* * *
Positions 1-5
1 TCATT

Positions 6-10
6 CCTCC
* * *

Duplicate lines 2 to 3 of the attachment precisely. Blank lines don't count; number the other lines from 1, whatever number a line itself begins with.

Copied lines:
1 TCATT

Positions 6-10